Field of Science

The Osmiin Mason Bees

As I'm sure I must have had cause to say before, the world of solitary bees is a spectacularly diverse. Literally tens of thousands of species have been described to date, and no doubt many more remain. The classification of bees was reviewed by in great detail by Charles Michener (2007) in his monumental Bees of the World, and it was there that I turned to learn about the subject of today's post, the osmiins.

Female Osmia ferruginea, copyright Gideon Pisanty.


The Osmiini are currently recognised as a tribe of the Megachilidae, one of the two families of long-tongued bees (the other is the Apidae, including, among others, the majority of social bees). Megachilids are most easily characterised by the position of the scopa, a dense array of hairs used by bees for carrying pollen. In most bees possessing a scopa (it tends to be reduced or lost in kleptoparasitic forms), it is located on the hind legs but in megachilids it covers the underside of the metasoma. Osmiins are distinguished from other megachilids by the combination of a well developed sting, elongate stigma on the fore wing, arolia between the claws, and the lack of a pygidial plate. They are often smaller bees, less than a centimetre in length, though the largest osmiins grow close to two centimetres. Some osmiins are also more or less metallic in coloration, an unusual condition for megachilids. No feature has been identified that is unique to osmiins as a whole and their monophyly relative to other megachilid tribes (particularly the Megachilini) has long been called into question. A number of authors have recognised a division of living osmiins between two subtribes, the Osmiina and Heriadina. Osmiina have generally been distinguished from Heriadina by features such as a smaller stigma in the fore wing, a mesopleuron (a plate forming much of the side of the mesosoma) that is shorter ventrally than dorsally, and a propodeum that generally slopes downward from the base (rather than being initially flat). Again, however, the validity of this division has been questioned as no one feature uniformly distinguishes the two groups. A phylogenetic analysis of the Megachilidae by Gonzalez et al. (2012) did not support monophyly for Osmiini or either of its subtribes, but a proper revision of the group's higher classification remains to be done.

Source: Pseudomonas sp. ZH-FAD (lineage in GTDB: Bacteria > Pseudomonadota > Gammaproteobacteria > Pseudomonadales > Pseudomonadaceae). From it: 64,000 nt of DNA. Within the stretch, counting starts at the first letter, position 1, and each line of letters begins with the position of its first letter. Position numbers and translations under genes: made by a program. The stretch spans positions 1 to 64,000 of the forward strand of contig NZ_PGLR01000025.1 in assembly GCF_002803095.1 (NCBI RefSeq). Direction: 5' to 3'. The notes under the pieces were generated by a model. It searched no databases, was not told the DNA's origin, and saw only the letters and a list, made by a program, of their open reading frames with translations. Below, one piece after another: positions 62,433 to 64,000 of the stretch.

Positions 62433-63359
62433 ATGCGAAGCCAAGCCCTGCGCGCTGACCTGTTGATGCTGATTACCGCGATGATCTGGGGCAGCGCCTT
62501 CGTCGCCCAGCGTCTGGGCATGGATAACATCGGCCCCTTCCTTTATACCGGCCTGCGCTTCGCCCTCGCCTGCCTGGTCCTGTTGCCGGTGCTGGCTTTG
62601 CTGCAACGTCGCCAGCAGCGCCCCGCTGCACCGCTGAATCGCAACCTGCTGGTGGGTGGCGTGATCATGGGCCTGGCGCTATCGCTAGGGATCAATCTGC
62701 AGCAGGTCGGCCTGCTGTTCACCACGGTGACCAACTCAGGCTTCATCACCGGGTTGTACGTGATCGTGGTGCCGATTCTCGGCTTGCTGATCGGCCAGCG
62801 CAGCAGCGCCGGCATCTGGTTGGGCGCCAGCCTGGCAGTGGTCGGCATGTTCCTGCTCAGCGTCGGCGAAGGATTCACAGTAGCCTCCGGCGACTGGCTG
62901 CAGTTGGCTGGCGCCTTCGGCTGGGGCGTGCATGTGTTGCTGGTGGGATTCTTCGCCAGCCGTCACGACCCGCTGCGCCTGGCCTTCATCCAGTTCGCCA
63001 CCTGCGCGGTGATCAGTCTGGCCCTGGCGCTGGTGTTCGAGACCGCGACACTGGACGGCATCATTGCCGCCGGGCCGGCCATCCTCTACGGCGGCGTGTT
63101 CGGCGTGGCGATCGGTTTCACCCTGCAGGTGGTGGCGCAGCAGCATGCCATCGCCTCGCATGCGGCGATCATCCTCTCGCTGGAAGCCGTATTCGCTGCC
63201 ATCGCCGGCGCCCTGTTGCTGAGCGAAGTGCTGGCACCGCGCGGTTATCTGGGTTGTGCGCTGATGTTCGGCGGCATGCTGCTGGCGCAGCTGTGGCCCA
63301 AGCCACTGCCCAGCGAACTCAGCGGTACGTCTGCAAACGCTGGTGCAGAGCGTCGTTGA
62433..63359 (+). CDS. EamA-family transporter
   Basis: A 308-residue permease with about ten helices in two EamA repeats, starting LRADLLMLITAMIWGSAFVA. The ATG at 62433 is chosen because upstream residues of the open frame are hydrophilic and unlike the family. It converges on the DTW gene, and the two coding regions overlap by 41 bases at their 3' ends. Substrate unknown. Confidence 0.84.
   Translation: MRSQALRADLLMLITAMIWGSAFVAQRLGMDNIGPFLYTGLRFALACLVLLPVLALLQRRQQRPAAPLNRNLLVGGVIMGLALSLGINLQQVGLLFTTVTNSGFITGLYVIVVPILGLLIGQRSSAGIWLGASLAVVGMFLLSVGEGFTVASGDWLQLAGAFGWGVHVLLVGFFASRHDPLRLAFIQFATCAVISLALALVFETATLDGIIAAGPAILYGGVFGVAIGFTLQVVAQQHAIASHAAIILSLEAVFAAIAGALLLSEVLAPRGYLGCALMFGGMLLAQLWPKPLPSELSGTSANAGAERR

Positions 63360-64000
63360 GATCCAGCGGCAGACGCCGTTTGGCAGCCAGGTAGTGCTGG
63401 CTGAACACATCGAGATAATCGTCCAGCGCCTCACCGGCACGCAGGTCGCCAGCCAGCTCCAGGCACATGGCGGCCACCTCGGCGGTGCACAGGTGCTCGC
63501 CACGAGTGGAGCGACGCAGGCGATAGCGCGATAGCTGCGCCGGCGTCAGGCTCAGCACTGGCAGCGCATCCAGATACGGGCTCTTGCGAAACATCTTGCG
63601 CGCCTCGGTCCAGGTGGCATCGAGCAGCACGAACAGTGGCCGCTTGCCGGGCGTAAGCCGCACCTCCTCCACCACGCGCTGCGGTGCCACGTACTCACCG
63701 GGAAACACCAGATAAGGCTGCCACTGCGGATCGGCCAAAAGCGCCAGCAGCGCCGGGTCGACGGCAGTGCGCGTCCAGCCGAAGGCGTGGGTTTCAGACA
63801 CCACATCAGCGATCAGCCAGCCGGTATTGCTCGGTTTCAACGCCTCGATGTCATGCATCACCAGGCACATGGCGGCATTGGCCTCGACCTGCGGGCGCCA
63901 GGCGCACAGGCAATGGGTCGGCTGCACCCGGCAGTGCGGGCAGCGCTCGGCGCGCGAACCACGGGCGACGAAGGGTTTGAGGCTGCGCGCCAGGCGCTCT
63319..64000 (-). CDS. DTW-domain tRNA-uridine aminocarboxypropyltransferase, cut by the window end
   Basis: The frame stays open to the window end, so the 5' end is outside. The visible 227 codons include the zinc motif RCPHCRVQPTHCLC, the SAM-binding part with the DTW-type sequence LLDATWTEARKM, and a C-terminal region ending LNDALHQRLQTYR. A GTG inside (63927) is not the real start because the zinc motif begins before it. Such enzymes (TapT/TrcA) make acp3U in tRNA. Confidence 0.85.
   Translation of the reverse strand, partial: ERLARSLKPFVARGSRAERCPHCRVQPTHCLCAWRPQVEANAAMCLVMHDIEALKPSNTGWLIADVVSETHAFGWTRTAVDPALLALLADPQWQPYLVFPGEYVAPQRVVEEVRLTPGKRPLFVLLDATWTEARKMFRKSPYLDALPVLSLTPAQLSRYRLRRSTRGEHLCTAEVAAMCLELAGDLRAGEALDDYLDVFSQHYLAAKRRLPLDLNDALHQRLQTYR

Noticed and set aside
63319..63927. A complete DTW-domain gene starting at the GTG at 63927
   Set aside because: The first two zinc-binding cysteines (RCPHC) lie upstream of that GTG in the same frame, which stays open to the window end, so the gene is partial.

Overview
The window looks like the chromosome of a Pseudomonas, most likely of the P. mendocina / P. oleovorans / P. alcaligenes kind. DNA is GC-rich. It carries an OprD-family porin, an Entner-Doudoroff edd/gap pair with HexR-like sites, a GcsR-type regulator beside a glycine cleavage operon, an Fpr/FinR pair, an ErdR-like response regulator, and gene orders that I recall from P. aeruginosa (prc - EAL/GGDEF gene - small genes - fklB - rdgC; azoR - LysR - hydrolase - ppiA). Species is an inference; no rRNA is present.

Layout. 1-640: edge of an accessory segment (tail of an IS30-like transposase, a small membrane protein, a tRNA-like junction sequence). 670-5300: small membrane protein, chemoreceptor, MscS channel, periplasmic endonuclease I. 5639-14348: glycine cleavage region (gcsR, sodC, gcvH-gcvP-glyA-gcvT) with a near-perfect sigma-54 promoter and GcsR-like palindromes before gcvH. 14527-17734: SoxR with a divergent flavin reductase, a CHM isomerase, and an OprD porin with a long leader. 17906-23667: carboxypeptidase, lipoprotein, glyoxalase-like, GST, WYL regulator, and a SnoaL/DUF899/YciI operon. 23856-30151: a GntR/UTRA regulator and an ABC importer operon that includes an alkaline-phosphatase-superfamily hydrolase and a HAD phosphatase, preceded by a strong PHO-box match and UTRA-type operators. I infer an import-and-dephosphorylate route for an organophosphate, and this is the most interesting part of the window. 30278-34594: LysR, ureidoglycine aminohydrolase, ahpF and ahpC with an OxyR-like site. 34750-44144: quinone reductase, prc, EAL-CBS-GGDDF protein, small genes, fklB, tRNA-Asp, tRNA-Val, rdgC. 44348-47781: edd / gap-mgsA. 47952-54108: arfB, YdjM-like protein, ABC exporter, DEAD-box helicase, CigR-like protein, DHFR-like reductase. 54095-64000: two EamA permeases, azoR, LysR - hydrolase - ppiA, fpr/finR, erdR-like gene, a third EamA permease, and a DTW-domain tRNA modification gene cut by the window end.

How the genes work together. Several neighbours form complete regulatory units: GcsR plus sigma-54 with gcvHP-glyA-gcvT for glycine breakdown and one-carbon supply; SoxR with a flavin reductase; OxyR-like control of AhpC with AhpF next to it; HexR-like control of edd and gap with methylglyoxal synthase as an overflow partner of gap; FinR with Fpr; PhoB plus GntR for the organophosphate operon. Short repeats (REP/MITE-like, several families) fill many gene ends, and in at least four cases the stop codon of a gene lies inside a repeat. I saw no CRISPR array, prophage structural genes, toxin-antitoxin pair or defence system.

Female Hoplitis parana, copyright Gideon Pisanty.


Like other solitary bees, osmiins nest in cavities (a handful are kleptoparasites that do not construct their own nests). They often do not construct these cavities themselves but occupy pre-existing ones such as abandoned beetle burrows and hollows in wood, or crevices between rocks. Some species of Osmia have a predilection for nesting in empty snail shells. Cells are most commonly demarcated in the nest by walls constructed of chewed leaves, often held together with a sticky substance such as mud, resin or (more rarely) nectar. In some cases, the amount of leaf material used is reduced or abandoned, so the cell walls are made entirely of mud or resin. In some European species of Hoplitis, the cells are lined with petals; the species H. papaveris, for instance, lines its cells with bright red poppy petals. Osmia brevicornis, a species found in southern Europe and central Asia, is unusual in that its nest is not divided into cells. Instead, the nest cavity (an abandoned beetle burrow) is uniformly packed with pollen, with eggs being progressively inserted into the pollen mass as it is laid down. The larvae feed on the pollen around them after they hatch, and cocoons end up randomly scattered through the remains of the mass as they mature.

REFERENCES

Gonzalez, V. H., T. Griswold, C. J. Praz & B. N. Danforth. 2012. Phylogeny of the bee family Megachilidae (Hymenoptera: Apoidea) based on adult morphology. Systematic Entomology 37: 261–286.

Michener, C. D. 2007. The Bees of the World 2nd ed. John Hopkins University Press: Baltimore.

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